How Does Your Garden Grow?
for these Montessori students, it grows at school
The Chippewa Valley Montessori Charter School is inside an old building (the former Lincoln Elementary on Cameron Street), with few areas of interest for students on school grounds. As a result of this, parent and teacher volunteers came together a number of years ago to create a plan to overhaul the outdoor environment. Because that plan is going to take some time to implement, Erica Zerr and other parents began discussing a short-term addition. The solution they decided on last October was to create a school garden that students, parents, and staff could all be involved with.
The garden was chosen because the group wanted to create something that would reflect the school itself. “Montessori is a hands-on education model where students complete tasks, free to move around, from start to finish, without much dictation – more led by their own curiosity and imagination,” Zerr said. The garden committee also came up with a loose curriculum to coincide with the garden. This will connect the classroom work – learning about plant biology, for instance – to the garden outside, where they will learn hands-on ways to make the plants grow. The garden will not use fertilizers or pesticides. By relying on composting, the students will learn why it is important to not pollute the food or the soil they grow it in. Because of this, Zerr believes that the children will gain a sense of global awareness when it comes to food. “The ultimate dream for our school garden is to have it be a place where children can engage the planet and their environment in a hands-on way,” Zerr said.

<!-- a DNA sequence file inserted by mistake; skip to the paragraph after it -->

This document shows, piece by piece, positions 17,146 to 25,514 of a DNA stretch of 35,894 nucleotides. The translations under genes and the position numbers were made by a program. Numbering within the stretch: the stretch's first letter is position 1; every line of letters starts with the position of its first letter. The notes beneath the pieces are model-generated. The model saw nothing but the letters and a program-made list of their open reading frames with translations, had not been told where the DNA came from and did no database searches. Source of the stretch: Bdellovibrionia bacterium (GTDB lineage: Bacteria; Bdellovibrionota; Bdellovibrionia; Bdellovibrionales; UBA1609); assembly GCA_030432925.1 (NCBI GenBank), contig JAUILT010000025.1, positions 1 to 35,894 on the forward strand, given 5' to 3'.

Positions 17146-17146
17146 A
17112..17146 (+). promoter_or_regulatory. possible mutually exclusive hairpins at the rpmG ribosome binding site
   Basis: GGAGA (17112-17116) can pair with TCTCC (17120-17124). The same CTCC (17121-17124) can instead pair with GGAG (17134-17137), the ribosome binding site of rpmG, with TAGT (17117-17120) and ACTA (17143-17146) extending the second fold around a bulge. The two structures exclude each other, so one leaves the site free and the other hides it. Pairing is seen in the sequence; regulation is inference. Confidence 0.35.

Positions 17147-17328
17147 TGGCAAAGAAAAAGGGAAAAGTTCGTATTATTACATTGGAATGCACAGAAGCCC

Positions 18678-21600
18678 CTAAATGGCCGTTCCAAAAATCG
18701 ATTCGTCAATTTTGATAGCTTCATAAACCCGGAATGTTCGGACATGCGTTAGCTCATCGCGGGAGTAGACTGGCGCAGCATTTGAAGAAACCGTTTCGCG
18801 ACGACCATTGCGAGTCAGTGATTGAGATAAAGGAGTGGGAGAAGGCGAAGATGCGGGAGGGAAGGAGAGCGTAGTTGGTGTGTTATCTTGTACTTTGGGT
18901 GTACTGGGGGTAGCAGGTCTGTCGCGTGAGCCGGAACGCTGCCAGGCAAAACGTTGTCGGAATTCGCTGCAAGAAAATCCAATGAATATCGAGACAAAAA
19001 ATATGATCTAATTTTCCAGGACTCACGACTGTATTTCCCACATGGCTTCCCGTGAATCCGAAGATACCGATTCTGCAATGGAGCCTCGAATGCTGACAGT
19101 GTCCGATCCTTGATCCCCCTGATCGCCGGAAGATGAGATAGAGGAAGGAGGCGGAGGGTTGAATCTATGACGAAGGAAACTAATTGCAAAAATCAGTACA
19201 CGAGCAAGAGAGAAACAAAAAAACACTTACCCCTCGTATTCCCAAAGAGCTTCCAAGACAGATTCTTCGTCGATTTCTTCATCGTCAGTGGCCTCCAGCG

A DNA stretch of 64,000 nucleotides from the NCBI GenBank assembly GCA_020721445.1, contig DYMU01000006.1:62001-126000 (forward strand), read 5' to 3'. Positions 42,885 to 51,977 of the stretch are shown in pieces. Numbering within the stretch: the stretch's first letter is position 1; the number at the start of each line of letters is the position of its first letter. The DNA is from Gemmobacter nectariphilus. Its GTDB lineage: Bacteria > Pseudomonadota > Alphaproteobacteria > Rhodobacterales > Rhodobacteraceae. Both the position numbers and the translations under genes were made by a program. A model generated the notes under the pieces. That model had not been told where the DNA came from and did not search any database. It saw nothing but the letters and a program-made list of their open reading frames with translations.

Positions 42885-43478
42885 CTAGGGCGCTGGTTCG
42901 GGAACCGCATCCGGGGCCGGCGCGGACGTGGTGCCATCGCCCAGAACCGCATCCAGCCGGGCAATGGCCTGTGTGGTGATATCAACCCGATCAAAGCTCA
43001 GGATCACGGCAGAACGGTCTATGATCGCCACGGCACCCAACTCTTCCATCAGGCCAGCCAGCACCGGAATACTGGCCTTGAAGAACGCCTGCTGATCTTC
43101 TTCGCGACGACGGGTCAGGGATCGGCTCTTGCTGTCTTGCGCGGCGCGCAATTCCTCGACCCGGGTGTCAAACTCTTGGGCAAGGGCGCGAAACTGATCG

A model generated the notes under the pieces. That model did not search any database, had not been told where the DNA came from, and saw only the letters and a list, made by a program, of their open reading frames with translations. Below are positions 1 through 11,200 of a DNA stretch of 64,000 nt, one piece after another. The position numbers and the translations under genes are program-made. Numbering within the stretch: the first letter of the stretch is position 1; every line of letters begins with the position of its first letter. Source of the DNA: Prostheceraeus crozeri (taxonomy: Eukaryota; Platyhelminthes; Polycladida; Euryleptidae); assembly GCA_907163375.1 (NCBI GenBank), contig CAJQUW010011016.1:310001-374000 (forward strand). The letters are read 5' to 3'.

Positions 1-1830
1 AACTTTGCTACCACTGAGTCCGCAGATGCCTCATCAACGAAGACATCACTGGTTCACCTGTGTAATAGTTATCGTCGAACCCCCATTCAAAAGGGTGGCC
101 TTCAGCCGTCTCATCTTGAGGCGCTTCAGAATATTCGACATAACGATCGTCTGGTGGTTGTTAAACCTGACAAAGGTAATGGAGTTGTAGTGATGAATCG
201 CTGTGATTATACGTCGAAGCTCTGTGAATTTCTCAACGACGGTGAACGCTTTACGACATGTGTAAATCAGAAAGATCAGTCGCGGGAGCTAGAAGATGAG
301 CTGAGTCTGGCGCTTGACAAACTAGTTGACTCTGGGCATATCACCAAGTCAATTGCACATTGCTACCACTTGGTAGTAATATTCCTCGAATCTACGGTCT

Thanks to monetary donations from various parents, Mayo Clinic Health System, and Just Local Foods, they were able to start the project as soon as the weather warmed up. The school also received discounted prices from Lyman’s Lumber and Tin Roof Garden Center. After seven months of planning, students got together with parents and staff on the first Saturday in May to build seven raised gardens. By the time you read this, the beds will be full of dirt and seeds, with hoses and kids at the ready to make the garden grow. The garden will most likely only grow long-season plants, such as carrots, potatoes, cabbage, melons, and peppers. During the summer, the garden will be taken care of by volunteer families. By planting in this way, the students will be able to come back to school in the fall to fully-grown veggies which they will be able to harvest, and of course, eat. “Hopefully a kid who has never tried a radish or a purple carrot or real popcorn will have a chance to try something new and to take pride in the process of producing his or her own food,” Zerr said.